Kobolds: The Mischievous Goblin Creatures of Folklore
Numerous goblin-like creatures can be found in the folklore of various cultures, one of which is the European Kobold. According to sources, the kobold is a small, pointy-eared, goblin-like creature with a mischievous spirit.
Initially, the Kobold is helpful, and has good intentions, but is easily angered and can quickly become a burden. Angering a Kobold is said to be a perilous mistake. Despite the short-temper, the Kobold can also shapeshift into animals, elements or even humans. This is done to blend into their surroundings – meaning they can live among humans or other animals without being detected.
Where Did The Kobolds Come From?
The Kobolds are often referred to throughout numerous countries in the west, however, it’s thought that their origins can be found in Greece. Other cultures later adopted the Kobolds, but are known by other names, such as in France, where they are known as Gobelins, in Belgium Kabouters, and in England Brownies.
The actual origins of the creature is up for debate, but it is widely believed that they stem from the ancient Greek kobaloi, which were considered to be sprite-like creatures, often called upon by those who serve the god Dionysus.
The Kobolds were mischievous spirits, playing pranks and tricks on the people they came into contact with.
The creatures modern name is taken from the Germanic people, who had adopted the Kobold into their own culture by the 13th century.
The Kobolds As Household Servants
The Kobold are generally thought to be mischievous, and cause problems, but there are three different kinds. Though the creatures usually operate out of sight, there is a type of Kobold which binds itself to a family of its choosing, and completes tasks for the family under the cover of night. The household Kobold usually wears the clothing of a peasant.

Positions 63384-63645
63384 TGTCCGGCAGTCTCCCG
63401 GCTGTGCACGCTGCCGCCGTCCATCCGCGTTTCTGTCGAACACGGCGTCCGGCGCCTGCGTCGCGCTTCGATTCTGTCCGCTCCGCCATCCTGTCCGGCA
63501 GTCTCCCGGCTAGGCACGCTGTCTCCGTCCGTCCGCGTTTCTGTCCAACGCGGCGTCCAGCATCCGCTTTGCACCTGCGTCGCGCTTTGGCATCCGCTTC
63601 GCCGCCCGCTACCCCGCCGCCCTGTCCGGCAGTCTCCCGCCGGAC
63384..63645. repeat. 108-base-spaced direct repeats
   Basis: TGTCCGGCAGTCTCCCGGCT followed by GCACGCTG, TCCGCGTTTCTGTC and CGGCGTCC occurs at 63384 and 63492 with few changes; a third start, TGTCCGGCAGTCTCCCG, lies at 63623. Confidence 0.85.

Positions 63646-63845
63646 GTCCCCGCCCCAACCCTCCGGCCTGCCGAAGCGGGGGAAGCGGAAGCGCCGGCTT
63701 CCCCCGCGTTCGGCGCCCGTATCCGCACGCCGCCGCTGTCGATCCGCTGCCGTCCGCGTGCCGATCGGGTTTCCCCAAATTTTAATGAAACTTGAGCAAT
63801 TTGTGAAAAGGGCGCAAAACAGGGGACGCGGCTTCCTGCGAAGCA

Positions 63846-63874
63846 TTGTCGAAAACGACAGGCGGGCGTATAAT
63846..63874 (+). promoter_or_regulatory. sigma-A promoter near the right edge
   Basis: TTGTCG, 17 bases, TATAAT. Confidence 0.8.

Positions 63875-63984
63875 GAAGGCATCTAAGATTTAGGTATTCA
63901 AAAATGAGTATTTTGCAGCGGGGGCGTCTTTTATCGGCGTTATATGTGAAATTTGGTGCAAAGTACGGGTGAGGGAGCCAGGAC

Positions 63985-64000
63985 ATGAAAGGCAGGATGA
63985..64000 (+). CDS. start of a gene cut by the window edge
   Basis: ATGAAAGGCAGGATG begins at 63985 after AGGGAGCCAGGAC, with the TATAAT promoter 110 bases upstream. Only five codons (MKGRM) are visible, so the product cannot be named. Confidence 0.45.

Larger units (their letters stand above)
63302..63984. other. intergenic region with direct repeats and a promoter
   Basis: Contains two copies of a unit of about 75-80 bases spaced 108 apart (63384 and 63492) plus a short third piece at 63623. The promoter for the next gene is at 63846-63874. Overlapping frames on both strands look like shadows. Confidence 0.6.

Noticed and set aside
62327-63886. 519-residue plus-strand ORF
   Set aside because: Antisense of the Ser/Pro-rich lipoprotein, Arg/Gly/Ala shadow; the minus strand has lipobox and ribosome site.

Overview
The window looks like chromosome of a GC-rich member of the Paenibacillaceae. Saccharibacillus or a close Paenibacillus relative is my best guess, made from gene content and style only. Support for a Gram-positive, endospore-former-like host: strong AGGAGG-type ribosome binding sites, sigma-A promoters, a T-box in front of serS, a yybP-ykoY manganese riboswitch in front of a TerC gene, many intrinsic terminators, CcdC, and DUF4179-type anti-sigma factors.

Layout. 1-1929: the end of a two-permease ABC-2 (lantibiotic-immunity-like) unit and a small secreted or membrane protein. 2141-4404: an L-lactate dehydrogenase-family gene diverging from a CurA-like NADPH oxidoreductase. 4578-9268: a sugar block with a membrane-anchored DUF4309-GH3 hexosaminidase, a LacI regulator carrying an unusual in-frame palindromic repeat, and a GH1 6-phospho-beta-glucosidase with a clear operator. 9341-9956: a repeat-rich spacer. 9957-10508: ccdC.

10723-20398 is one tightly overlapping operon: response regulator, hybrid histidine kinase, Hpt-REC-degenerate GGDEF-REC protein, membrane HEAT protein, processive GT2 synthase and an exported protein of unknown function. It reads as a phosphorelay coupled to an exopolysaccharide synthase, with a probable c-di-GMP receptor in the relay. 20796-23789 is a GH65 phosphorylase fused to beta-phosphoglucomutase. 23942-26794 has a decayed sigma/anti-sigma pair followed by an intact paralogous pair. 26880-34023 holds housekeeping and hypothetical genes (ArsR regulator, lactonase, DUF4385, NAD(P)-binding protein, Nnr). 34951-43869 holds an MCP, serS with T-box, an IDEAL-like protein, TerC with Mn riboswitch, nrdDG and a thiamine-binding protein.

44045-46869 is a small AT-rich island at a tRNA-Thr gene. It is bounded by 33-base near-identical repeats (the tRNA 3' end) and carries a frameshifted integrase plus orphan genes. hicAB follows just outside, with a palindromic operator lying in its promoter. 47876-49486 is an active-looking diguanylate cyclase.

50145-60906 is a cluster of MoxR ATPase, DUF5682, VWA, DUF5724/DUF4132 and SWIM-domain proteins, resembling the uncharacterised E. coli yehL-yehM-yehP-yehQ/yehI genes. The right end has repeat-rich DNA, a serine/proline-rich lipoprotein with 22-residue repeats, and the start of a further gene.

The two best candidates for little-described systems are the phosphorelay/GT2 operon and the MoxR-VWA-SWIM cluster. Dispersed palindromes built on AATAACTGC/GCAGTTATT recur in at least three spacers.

The Kobold would operate silently, but would ensure it’s services were appreciated. They would test their masters gratitude by adding dirt to the family’s milk, and by scattering sawdust around an otherwise clean house. By drinking the dirty milk, it would signal that the family accepts the goblins’ help, and that the family would go on to share a portion of their nightly meals. If not properly fed, the creature would become outraged.
The Kobold would remain faithful to the family until death, or until it’s insulted. If angered, the creature begins to play tricks on the family.
As long as the Kobold is kept in good spirits, they are said to help out with looking after animals, finding lost items and even singing to children to keep them calm and relaxed.
Aside from those that live in a household, there are two other types of Kobold. There are those that live in underground places such as mines, and those that live aboard ships.
The Kobolds who live in mines are almost always malicious, as they try to injure miners by causing mines to collapse and rocks to fall. Those that live on ships are helpful to sailors and are generally peaceful.
Goblin like creatures are still portrayed in stories of fantasy, but for some even today, these creatures are more than fiction.